Why we so crazy?

What is the source of all of this mayhem? It often stems from our warped images of God and the universe. Do you have a scarcity mindset, or one of abundance? Are you a hoarder of plastic bags, Costco bulk buys, and your favorite pair of jeans? Need to keep extra on hand “just in case” you run out? If you say no to a camping trip with friends, do you worry that you might miss out on the opportunity of a lifetime? At its core, this behavior believes there is a scarce, limited amount of good, and you're passing on your allocated portion. Can we trust that the divine - that the Universe - wants our good? That, even if I might have had fun going out with my friends, a quiet weekend at home is good too. I can be merciful with myself, and enjoy the decisions I've made.

What is the source of all of this mayhem? Often it stems from our warped images of God and the universe. As if there is a scarce, limited amount of good, and you're passing on your allocated portion.

The God that I believe in does not sit in heaven with a divine plan that functions as a checklist. “Kelly went to the correct university— check. She applied to the correct volunteer programs afterwards. Check. She took a job at… wait— WHERE? Oh, no. Well, I’ll have to smite her for this one. I’m sorry, my daughter.” Unconsciously, I used to believe this is how life discernment worked. It was something we had to figure out, and that we could get wrong. After a circuitous path of my own, I’ve come to realize that all we can do is the best we can to follow the desires God has placed on our hearts. If we falter from some majestic plan, we are not punished for it. Yes, there are consequences for actions. Choosing homicide over rationally discussing conflict would likely lead to time behind bars. But I firmly believe that God is delighted every time we make a decision according to our deepest knowing (what some call the Self, or your gut, or your conscience). When the way isn’t clear, and we have to make a decision with the information we have— we can do so in peace and freedom. I will not be smote (smitten?) for a misstep. Instead, God and I co-create a path forward. It is the path I have chosen. The infinite other possibilities are not real. My life, my weekend camping trip, my present job - is where I am, and where I am meant to be for the moment. If the divine wanted me elsewhere, I trust he will make that clear.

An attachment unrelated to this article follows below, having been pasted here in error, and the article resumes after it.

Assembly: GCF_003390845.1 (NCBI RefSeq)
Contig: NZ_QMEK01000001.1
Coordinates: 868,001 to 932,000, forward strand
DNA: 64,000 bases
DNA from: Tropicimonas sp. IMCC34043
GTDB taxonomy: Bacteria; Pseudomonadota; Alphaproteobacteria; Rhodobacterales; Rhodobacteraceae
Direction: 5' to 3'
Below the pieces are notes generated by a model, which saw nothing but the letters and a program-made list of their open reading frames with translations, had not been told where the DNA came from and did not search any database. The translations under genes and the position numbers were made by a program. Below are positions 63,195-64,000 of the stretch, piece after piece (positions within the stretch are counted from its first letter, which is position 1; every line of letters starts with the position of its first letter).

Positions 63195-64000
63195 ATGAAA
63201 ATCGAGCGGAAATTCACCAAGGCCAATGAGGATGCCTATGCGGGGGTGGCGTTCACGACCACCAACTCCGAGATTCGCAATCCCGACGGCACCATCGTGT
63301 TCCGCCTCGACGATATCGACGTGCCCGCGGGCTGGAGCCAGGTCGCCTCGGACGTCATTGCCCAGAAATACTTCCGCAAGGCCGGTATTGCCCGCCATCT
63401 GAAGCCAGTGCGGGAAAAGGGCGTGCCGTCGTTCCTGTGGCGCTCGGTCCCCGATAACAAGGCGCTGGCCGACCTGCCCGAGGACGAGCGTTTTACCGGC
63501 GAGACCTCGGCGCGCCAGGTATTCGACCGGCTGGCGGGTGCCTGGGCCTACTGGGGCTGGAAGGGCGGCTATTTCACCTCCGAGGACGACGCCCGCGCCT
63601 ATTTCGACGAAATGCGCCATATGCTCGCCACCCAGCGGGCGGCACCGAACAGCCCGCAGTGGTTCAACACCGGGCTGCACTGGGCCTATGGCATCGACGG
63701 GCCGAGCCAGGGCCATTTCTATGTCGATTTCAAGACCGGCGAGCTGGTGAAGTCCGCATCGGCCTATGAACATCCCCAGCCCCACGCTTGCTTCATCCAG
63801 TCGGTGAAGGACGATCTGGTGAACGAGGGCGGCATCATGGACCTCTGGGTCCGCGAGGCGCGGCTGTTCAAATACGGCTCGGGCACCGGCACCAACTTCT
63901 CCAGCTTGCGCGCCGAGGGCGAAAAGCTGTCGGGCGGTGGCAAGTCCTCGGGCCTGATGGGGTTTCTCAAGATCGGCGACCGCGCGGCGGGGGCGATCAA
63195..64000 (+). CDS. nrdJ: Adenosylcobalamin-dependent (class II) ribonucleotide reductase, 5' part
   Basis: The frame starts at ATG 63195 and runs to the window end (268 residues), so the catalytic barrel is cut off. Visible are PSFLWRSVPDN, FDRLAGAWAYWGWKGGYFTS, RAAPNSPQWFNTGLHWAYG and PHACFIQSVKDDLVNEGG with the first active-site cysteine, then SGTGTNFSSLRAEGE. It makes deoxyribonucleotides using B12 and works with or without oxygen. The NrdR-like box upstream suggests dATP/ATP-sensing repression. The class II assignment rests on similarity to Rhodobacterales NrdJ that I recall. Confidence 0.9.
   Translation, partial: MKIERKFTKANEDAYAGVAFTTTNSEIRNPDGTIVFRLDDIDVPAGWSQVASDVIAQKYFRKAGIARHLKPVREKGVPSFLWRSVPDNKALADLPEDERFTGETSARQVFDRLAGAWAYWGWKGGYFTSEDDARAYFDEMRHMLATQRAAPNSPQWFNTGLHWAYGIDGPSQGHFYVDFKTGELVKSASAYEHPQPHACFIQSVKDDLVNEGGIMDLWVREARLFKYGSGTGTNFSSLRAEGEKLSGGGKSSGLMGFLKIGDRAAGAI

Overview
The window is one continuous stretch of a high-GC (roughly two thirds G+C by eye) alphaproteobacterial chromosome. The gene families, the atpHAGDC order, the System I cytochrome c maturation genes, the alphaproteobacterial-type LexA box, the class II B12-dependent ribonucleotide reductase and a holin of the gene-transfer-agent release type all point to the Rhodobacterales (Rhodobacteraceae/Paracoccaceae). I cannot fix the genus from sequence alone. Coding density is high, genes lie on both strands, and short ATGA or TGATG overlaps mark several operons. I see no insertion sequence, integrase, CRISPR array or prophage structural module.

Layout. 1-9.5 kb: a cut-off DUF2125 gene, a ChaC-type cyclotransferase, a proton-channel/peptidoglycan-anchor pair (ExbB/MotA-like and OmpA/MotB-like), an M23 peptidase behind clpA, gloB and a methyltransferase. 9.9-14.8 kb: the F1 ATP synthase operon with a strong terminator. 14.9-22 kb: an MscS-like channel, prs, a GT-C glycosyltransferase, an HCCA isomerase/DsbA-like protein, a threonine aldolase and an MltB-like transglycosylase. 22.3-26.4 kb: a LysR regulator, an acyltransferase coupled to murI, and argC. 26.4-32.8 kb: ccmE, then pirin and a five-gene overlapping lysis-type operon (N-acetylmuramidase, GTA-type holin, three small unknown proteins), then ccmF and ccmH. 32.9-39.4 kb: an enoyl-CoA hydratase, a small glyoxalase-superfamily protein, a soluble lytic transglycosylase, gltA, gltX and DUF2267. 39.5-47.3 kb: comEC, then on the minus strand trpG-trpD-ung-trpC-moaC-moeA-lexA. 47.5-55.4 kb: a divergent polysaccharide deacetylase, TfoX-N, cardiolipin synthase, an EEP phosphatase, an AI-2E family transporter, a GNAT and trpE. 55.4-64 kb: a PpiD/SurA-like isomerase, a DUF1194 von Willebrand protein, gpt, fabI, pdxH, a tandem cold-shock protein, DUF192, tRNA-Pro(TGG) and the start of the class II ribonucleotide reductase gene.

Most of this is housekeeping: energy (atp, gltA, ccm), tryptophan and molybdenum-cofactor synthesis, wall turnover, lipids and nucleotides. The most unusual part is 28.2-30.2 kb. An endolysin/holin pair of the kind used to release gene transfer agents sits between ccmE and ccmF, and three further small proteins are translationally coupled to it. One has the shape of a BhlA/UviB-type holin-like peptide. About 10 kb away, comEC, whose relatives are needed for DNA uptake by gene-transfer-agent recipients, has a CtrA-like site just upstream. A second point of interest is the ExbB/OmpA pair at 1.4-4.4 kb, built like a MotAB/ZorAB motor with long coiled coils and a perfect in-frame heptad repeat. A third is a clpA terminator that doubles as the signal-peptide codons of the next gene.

My role is to choose with my deepest self, with what information I have.

The next time you are stuck in existential FOMO, trying to “maximize” your options, I invite you to join with me: “The universe wants my good. There is an abundance of goodness. Saying ‘no’ to this means saying 'yes' to something that's also wonderful! My role is to choose with my deepest self, with what information I have. These decisions are much smaller than I make them out to be. Why don’t I experiment a little and see what happens?” You might be surprised at the freedom that opens up when we do.


Kelly Deutsch specializes in audacity. Big dreams, fierce desires, restless hearts. When seekers are hungry for unspeakably more, she offers the space to explore contemplative depths and figure out where they fit in the vast spiritual landscape. She speaks and writes about divine intimacy, emotional intelligence, John of the Cross, trauma-informed spiritual practice, and neuropsychology. Kelly offers spiritual direction, coaching, contemplative cohorts, and retreats. She is the bestselling author of Spiritual Wanderlust: The Field Guide to Deep Desire. When she isn’t exploring the interior life, you might find her wandering under Oregonian skies or devouring red curry.